Why Do Bulls Get Angry? 3 Reasons

Most people are afraid of bulls and do not step foot in a territory with a bull in it, rightfully so. Bulls always seem to be angry and aggressive for no apparent reason. We all have seen enough bullfighting to know how aggressive they can be.

Any wise man would not want to get the bull enraged and deal with the unwanted consequences.

Bull’s aggression is the result of many internal and external factors. So, it is important to state facts regarding why bulls get angry.

Why Do Bulls Get Angry?

Aggressive, angry, and rage are some of the labels given to the bulls. These labels assigned to the bulls are well-deserving due to their behavioral attributes.

Bulls tend to be more aggressive than cows and are less socialized.

Some bulls are genetically inclined to be aggressive whereas others become aggressive due to fear, mishandling, torture, and other factors. The bull’s bellicosity also results from different factors.

Bulls are also naturally aggressive owing to the chemistry in their brain. They always have to challenge and fight other herd members for dominance. Most cow herds are only managed by a single bull, enjoying dominance all along.

It is wise to stay away from the bulls as they are territorial, have higher hormone levels, and have less interaction with humans. The bull’s aggression and anger stem from these aforementioned causes.

Common Causes of Anger in Bulls

Territorial – Bulls can be very territorial of their space and partners. They do not shy away from attacking walkers, hikers, and other animals that dare to step foot in their territory.

Bull attacks are extremely dangerous, lethal, and life-threatening. Their horns are capable of doing worse.

Bulls also become possessive when around cows and likely attack anyone who disrupts them during breeding. It is observed that dairy bulls get angry more quickly than beef bulls.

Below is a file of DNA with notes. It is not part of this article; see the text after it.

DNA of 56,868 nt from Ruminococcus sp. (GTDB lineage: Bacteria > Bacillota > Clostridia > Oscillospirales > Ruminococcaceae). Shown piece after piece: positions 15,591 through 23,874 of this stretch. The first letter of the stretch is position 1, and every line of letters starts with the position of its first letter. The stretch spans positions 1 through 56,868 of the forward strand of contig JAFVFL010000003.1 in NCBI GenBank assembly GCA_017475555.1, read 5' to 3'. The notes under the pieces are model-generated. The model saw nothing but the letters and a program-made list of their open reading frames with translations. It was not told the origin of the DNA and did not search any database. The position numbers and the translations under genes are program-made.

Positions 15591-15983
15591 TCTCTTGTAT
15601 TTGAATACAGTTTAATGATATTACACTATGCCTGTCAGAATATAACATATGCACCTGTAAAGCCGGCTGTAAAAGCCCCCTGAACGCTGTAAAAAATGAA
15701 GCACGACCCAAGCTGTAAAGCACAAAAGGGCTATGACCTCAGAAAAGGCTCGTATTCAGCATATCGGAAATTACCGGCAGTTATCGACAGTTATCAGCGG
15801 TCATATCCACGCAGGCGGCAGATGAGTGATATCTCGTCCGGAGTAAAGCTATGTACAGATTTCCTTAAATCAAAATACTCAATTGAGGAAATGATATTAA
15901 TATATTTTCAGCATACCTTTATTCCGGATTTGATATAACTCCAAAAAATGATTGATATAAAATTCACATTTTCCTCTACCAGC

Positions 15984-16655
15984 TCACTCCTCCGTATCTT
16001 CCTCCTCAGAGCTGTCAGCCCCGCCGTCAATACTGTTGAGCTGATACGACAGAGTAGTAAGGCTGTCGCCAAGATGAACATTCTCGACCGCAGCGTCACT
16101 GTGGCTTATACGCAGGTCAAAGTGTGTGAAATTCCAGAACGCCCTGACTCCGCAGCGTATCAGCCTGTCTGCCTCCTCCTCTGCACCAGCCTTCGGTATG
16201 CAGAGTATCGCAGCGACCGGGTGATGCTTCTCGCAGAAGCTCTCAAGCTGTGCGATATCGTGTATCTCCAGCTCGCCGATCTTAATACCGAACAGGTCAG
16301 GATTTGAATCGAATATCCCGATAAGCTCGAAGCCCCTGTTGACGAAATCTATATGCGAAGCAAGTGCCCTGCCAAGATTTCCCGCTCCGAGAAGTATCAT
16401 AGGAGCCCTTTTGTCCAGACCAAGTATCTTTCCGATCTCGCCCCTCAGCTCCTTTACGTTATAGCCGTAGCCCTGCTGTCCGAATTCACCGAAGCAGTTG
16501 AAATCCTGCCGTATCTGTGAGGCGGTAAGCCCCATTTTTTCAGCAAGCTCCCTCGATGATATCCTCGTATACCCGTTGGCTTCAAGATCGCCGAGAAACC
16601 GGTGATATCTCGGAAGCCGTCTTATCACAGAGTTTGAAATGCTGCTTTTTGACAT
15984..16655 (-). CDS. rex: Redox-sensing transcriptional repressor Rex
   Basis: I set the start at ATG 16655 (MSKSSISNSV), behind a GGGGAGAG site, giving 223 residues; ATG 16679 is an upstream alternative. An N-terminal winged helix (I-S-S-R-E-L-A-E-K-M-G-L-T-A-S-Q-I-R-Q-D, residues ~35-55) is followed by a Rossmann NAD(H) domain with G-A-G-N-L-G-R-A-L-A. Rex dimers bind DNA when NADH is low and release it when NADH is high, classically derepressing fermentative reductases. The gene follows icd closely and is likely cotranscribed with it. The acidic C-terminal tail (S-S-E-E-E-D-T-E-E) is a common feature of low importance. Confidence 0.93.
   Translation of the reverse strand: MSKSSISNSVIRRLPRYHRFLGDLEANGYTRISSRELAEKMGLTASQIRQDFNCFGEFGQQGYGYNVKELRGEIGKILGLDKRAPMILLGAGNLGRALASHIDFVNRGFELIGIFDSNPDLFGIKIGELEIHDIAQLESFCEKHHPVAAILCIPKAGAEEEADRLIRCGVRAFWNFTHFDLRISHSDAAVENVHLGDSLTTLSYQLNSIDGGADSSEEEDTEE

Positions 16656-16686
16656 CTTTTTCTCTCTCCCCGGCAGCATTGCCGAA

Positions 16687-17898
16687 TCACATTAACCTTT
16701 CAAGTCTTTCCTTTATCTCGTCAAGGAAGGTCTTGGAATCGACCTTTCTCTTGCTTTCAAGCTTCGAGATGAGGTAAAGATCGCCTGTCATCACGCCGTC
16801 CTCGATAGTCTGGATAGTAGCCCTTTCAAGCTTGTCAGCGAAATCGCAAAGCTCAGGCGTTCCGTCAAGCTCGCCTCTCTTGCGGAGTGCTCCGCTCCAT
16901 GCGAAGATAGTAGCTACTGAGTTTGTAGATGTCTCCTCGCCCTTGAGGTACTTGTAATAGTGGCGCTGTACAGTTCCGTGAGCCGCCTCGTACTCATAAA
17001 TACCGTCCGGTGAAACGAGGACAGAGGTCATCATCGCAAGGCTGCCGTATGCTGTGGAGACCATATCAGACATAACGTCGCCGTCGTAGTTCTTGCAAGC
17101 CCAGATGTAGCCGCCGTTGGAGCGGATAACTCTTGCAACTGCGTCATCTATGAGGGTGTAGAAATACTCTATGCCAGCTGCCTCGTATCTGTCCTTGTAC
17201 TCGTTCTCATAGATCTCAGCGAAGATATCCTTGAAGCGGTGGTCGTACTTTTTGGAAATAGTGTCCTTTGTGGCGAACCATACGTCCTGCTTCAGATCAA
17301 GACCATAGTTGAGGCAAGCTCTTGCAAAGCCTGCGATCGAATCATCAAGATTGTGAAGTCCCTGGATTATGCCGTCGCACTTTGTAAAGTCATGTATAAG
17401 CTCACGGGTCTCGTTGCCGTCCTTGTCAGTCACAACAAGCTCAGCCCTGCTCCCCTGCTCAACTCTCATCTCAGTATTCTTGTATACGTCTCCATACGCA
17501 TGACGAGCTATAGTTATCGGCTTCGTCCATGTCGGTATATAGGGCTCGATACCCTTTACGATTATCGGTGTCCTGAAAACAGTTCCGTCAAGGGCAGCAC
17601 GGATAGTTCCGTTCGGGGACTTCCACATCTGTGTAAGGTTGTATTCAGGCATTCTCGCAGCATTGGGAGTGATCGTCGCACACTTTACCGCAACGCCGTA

Bull’s fight or flight response becomes activated when someone is within a radius of 20 feet. Within this radius, not many predators can outrun a bull and are more likely to get injured.

Less Social Interaction

Bulls are often kept isolated to save other members from injury. The only time they get their due attention is in the breeding season.

As Bull’s name show, they do not get to socialize much with humans and other cows resulting in aggression.

Besides being used less around other cows, bulls do not get any special treatment on the farms.

They are also ignored by farmers who leave them to their devices for several months at a time.

In addition to occasional hoof trimming and some interaction during the breeding season, bulls rarely get any attention. Learn Bull vs. Buffalo

As they are not used to interacting or working around people, they react angrily and aggressively upon seeing humans and other animals.

Isolation from the herd is one of the reasons they act terribly around people.

Higher Testosterone Hormone Levels

Primarily raised and kept for cow breeding, their reproductive organs are left intact.

Compared to regular castrated beef cattle, they have a higher level of testosterone hormone in their system.

The level of testosterone is directly related to the aggression level. The higher the testosterone level, the more aggressive the bull will be. That’s why bulls express more anger than heifers, cows, and steers.

Because of higher hormone levels, the meat of the bull is usually not eaten as the testosterone gives it a bad taste.

Whenever a bull is near a heifer in heat, it will destroy whoever or whatever coming its way, running madly, and in extreme cases, jumping over fences.

What Do Bulls Do When They Are Angry?

Bulls come into fight mode and attack other animals or instigators. The attack of a bull can be painful, dangerous, and deadly.

Horned bulls use their horns to maximize damage. If the cause of anger is fear-based or other, bulls kick to defend and fight.

Aggression in Bulls

All bulls are naturally aggressive and some bulls are bred to be aggressive. According to studies, Even bulls with more social interactions are still likely to be more aggressive than cows.

Some bulls are friendly with farmers who raised and fed them from birth. However, It is their nature to be aggressive because of the higher testosterone levels.

Why Do Bulls Get Angry When Seeing Red Color?

It is a misconception of many people that the red color instigates the bulls making them angry and aggressive during bullfighting.

Bulls are color-blind to the color red, so, they do not see red, let alone be instigated by it.

The aggressive whipping of the Muleta irritates the bull, so, they angrily respond, and charge at the Matador.

Conclusion

Bulls stay true to the angry and aggressive stereotypes, and almost anything happening around them can make them angry. Territorial nature, lack of socialization, and higher testosterone levels are believed to be three major root causes of aggression.

  • Shumaila Ijaz is a Livestock expert and animal breeder. She has her own local farms for breeding and livestock nourishment. She is a research writer and answers the questions of readers.

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